Add to this mindfulness and meditation for alleviating stress (and therefore elevating T) and getting plenty of sleep. You know the drill…. It doesn’t matter how healthy your habits are—cortisol will remain elevated and T deflated if you’re in a constantly sleep-deprived state.

Healthy Fats

Research shows that low-fat diets are a poor choice for maintaining healthy T levels. Ironically, much of the research demonstrating this principle was conducted in the 1980s, when the low-fat craze was building steam. 

Those studies may be old, but they were relatively conclusive in their findings. One published in 1983 showed significant reductions in total T concentrations after switching healthy middle aged men to a low fat diet. Another, published a year later, demonstrated that cutting men’s fat consumption from around 40% to 25% reduced their T levels significantly, but that this drop could be easily reversed simply by upping the fat content once more. A similar 1987 study found that testosterone exhibited much the same response in women after switching to a low-fat diet.

And while it’s more than a little difficult to ferret out the influence of different types of fats on T levels, the limited available evidence certainly supports the argument for healthy fats over typical polyunsaturated forms. This study, for example, found positive correlations between both monounsaturated and saturated fats and T levels, while pro-omega 6 polyunsaturated fat consumption showed a negative correlation. Another study showed that consumption of monounsaturated fat-rich argan and olive oils resulted in significant T increases.

Considering the average Primal diet is rich in both these fats, you should be just fine on this front. If you’re employing keto as a tool in your Primal arsenal, that works great, too. The higher healthy fat intake may offer a boost. Just be sure you’re not chronically low in total caloric intake (those who are trying to lose weight don’t need to worry and can prioritize the weight loss, which can have its own positive impact on testosterone). 


The influence that estrogen holds over testosterone ideally deserves its own post, but (for the sake of this already-lengthy piece) I’ll keep it brief. In most scenarios, excess estrogen (i.e. estrogen dominance) means diminished testosterone, a condition that affects both sexes but is far more common in women.

At this point, we can turn our attention to one of the leading culprits of hormonal imbalances and low T in women: oral contraceptives. On average, most oral contraceptives are 600 times more powerful in stimulating the synthesis of sex hormone binding globulin (SHBG) than the natural estradiol produced in our bodies. SHBG binds to sex hormones like testosterone, meaning oral contraceptives can dramatically lower both free T and total T in those women.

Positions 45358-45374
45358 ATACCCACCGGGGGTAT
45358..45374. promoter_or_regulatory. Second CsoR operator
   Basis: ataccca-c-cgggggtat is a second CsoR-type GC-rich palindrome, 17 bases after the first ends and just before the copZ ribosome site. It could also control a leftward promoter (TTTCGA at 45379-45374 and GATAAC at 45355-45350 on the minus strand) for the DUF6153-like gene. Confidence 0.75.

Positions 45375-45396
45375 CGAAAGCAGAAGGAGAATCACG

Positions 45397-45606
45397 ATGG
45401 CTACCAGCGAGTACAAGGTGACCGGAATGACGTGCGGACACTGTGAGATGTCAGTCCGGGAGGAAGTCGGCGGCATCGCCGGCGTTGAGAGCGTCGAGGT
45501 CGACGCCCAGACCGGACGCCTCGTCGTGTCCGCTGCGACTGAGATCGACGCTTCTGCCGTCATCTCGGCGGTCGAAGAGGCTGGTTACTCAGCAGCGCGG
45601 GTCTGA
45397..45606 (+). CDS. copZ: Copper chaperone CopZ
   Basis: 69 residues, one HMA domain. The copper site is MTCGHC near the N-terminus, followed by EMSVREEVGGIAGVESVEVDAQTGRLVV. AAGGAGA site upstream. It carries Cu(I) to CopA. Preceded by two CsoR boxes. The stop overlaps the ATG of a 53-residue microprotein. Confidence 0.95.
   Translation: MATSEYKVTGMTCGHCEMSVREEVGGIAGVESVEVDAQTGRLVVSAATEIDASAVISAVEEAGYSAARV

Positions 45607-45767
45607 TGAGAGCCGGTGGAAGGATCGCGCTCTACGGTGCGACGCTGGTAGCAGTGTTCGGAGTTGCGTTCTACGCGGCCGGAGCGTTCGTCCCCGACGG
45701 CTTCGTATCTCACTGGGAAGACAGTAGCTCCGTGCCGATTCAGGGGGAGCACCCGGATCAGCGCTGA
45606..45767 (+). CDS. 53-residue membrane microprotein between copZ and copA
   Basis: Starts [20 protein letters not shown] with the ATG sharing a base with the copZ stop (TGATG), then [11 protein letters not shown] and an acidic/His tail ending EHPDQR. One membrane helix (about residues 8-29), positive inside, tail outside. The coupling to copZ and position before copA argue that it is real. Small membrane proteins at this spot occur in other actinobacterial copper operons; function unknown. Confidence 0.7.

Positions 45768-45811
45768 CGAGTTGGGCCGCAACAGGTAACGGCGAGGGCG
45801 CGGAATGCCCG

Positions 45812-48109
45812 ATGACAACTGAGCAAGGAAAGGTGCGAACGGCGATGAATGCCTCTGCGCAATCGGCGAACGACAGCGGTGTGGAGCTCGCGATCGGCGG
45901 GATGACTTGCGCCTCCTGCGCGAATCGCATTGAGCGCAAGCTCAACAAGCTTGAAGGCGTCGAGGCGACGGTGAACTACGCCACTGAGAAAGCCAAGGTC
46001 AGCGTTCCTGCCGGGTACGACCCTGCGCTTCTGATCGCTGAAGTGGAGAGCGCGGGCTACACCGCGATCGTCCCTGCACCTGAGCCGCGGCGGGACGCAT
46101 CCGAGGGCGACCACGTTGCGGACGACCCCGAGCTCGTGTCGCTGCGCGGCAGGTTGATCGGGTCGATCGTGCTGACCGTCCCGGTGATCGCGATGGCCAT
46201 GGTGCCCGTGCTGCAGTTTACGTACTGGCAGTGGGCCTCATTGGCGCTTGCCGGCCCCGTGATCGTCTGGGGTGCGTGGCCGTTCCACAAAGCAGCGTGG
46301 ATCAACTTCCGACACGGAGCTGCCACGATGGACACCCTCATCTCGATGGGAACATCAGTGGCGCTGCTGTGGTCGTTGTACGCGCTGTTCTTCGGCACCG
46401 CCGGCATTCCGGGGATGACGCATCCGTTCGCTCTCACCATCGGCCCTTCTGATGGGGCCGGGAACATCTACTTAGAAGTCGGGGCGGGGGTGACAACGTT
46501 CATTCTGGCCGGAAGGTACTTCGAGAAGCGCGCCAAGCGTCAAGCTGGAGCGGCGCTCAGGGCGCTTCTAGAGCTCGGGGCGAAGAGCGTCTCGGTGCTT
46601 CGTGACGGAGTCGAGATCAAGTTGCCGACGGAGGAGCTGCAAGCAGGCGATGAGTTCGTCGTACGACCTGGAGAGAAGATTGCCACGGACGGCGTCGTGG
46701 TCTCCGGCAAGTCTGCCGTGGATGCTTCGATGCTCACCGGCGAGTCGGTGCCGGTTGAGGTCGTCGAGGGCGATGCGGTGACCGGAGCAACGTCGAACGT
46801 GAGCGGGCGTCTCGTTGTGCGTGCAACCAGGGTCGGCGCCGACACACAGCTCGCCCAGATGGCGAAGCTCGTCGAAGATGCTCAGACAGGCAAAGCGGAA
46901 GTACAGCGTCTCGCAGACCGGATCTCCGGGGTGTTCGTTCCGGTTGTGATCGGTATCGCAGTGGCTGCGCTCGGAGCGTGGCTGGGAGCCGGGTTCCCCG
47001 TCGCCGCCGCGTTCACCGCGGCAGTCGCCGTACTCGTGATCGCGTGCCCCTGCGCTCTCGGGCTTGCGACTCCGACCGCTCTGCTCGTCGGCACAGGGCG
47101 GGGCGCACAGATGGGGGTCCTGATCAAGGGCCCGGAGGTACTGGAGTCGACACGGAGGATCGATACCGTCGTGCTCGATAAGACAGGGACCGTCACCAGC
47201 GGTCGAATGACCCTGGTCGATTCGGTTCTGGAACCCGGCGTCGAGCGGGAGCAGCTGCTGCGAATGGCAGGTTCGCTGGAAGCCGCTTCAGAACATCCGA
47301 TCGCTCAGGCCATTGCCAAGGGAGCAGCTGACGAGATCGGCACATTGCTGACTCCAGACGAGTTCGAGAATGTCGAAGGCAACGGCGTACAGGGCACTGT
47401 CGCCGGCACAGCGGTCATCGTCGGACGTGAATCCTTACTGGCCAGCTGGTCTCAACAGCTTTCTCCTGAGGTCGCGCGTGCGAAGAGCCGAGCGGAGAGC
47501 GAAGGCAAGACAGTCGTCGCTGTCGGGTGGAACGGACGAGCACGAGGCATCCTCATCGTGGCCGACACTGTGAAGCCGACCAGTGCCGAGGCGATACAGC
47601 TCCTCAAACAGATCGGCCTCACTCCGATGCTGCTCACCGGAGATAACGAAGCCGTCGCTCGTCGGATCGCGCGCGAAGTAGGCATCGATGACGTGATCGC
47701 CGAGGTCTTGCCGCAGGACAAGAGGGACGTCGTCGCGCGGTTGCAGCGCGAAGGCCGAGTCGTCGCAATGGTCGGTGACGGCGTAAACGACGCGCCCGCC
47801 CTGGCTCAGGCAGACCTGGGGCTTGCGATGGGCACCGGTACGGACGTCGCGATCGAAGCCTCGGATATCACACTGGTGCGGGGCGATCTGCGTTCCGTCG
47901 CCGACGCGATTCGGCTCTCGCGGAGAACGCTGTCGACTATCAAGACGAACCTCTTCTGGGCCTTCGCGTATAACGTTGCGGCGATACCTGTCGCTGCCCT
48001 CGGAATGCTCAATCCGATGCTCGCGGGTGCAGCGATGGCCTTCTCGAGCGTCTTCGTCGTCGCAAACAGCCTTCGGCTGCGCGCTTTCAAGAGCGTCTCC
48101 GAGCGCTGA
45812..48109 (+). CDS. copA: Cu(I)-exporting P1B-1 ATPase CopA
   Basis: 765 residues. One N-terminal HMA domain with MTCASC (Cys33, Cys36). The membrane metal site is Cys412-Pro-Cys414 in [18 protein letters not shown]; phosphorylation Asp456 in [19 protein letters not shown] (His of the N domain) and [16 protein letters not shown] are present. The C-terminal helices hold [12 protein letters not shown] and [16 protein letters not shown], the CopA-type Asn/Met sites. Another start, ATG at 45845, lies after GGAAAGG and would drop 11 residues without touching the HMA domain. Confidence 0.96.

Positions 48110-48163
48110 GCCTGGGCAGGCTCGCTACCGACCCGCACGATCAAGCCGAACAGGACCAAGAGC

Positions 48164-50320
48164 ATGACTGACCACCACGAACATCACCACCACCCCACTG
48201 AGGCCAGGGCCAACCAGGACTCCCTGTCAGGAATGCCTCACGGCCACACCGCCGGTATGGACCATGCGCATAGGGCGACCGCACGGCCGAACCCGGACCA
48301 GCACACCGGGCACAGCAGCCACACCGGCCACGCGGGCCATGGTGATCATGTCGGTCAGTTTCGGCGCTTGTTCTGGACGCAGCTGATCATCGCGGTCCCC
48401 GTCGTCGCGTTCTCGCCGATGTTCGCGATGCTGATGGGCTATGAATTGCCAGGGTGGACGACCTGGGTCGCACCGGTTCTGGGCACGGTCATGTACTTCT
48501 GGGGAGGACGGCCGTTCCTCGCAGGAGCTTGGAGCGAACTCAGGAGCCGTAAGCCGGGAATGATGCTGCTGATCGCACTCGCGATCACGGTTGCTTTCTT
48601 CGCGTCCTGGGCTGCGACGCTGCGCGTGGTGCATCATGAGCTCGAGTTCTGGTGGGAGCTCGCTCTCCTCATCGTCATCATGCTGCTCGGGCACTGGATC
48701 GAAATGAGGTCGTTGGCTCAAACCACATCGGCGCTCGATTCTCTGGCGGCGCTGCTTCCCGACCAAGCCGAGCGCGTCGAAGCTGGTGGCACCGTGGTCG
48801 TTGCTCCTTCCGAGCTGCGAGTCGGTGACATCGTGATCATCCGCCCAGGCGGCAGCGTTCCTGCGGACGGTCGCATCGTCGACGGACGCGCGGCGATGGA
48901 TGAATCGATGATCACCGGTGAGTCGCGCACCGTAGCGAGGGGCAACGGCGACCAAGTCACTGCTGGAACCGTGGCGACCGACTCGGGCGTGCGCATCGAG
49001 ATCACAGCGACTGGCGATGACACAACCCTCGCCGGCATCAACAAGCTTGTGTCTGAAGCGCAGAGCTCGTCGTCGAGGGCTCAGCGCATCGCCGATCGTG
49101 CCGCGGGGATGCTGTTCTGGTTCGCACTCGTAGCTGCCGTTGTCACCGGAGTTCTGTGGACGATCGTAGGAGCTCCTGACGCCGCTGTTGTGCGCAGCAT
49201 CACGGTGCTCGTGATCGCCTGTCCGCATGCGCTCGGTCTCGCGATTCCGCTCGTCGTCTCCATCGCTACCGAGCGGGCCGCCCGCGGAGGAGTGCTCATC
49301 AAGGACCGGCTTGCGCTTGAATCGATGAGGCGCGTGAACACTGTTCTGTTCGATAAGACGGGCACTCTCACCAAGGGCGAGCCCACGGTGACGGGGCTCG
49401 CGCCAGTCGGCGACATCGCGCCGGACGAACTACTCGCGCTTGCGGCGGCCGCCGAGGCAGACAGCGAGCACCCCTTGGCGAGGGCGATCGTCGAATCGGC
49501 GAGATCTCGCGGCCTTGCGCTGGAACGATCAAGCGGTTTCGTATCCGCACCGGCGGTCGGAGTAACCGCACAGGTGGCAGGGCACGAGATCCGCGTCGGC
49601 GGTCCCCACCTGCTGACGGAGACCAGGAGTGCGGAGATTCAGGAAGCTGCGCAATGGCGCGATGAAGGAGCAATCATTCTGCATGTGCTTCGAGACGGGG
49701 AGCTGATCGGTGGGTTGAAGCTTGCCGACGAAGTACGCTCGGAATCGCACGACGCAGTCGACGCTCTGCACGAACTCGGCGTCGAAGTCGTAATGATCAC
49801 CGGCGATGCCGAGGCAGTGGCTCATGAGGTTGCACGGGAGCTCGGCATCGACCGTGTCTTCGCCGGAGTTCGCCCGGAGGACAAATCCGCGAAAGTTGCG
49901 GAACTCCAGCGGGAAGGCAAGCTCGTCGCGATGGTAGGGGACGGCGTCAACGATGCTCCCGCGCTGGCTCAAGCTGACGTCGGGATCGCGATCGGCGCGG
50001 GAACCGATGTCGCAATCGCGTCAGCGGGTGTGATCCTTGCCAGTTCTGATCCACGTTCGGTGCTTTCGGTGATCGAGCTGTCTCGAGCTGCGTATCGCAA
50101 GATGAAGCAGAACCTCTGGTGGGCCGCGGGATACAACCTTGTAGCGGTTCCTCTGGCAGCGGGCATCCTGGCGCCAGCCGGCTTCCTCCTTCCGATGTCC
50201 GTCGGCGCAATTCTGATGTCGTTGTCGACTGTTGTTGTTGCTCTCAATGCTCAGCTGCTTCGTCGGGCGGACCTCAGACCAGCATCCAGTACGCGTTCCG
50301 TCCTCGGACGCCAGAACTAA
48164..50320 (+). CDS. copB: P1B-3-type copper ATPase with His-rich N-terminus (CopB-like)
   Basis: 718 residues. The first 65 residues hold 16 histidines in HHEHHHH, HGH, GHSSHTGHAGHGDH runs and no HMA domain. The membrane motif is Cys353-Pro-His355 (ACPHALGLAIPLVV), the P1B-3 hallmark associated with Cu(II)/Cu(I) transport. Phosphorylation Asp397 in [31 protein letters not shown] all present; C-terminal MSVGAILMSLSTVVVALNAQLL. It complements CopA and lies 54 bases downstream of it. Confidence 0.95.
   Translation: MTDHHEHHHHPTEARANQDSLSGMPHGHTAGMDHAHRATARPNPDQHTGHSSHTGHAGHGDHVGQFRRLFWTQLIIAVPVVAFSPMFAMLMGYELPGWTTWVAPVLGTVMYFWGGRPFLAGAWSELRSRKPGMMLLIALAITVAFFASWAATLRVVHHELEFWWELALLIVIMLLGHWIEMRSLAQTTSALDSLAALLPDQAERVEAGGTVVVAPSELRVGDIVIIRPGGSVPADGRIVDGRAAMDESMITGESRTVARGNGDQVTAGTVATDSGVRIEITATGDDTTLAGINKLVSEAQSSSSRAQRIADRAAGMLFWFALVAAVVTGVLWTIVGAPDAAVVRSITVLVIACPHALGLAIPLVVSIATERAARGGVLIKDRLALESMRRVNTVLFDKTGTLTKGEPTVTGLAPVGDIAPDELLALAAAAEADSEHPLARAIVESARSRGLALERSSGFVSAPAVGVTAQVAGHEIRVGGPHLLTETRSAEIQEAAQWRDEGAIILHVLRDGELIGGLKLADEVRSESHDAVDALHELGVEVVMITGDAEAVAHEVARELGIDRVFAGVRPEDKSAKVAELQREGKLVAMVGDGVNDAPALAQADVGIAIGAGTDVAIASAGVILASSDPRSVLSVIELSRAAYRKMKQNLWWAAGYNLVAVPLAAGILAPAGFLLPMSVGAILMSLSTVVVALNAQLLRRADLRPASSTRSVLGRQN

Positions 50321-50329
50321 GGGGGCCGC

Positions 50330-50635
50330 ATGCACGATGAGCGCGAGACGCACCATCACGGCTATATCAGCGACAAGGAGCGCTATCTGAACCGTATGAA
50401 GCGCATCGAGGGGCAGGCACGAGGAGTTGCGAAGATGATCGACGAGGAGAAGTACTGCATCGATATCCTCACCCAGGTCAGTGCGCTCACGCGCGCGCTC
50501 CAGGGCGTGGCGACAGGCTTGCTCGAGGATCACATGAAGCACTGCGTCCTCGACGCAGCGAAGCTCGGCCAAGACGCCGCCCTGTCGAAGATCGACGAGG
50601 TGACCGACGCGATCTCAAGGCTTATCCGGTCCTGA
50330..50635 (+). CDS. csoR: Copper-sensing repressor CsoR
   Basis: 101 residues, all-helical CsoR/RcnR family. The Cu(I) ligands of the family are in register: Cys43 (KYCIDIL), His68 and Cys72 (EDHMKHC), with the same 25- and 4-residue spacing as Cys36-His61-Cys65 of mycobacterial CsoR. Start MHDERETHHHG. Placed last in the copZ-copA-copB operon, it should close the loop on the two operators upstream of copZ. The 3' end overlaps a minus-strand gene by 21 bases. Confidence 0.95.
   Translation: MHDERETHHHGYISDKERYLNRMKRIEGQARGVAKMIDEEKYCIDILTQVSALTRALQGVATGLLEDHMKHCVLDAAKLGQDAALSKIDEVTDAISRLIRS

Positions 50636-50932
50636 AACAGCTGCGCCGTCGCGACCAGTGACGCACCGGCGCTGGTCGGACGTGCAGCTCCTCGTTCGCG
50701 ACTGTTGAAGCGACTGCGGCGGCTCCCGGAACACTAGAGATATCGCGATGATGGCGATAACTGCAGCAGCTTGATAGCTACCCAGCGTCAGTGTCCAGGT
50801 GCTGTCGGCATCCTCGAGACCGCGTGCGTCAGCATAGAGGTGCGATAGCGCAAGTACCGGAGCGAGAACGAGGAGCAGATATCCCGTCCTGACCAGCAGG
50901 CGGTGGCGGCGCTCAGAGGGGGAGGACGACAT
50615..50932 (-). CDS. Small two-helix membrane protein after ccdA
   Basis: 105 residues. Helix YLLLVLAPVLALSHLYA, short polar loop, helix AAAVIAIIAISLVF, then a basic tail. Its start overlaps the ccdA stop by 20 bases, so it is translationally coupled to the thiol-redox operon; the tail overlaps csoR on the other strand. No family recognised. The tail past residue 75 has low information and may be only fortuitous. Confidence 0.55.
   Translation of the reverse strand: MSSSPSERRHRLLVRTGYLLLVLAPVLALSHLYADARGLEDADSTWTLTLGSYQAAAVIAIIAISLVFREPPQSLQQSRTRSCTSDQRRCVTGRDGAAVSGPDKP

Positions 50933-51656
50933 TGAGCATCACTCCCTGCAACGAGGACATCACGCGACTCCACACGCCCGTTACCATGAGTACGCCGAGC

Of course, there’s plenty more environmental estrogenic overloads to blame here. Xeno-estrogens, synthetic compounds that mimic estrogen in the body, come from a myriad of sources—most notably from plastics like PVC or the inner coating of cans. While there’s a host of BPA-free plastics now on the market, your best bet is to stay well away from plastics in general.

Other contributors to high estrogen include poor liver function, which otherwise facilitates the excretion of excess estrogen from the body, and weight gain, which increases conversion of testosterone into estrogen

Competitive Behavior

Testosterone influences aren’t limited to the physical. A 2015 study set out to examine the theory that societal expectations of gender influence testosterone production in both men and women. Researchers conducted tests designed to measure whether the act of wielding power, a decidedly masculine role in most societies, could actually elevate testosterone in both sexes. Turns out it could. They concluded that “cultural pushes for men to wield power and women to avoid doing so may partially explain, in addition to heritable factors, why testosterone levels tend to be higher in men than in women.”

Of course, this isn’t to say that if the exact same societal expectations were placed on both sexes, everyone would have relatively similar levels of testosterone. Biologically speaking, that’s wouldn’t make sense. What it does suggest is that “wielding” a sense of strength in our own lives may influence our testosterone levels. This isn’t an endorsement of narcissistic power games or chauvinistic attitudes. For me, competitive sports (especially individual ones) seem the logical answer, and research supports that choice. Failing that, one could always explore the murky waters of financial risk-taking. As for me, I’ll stick with a game of Ultimate.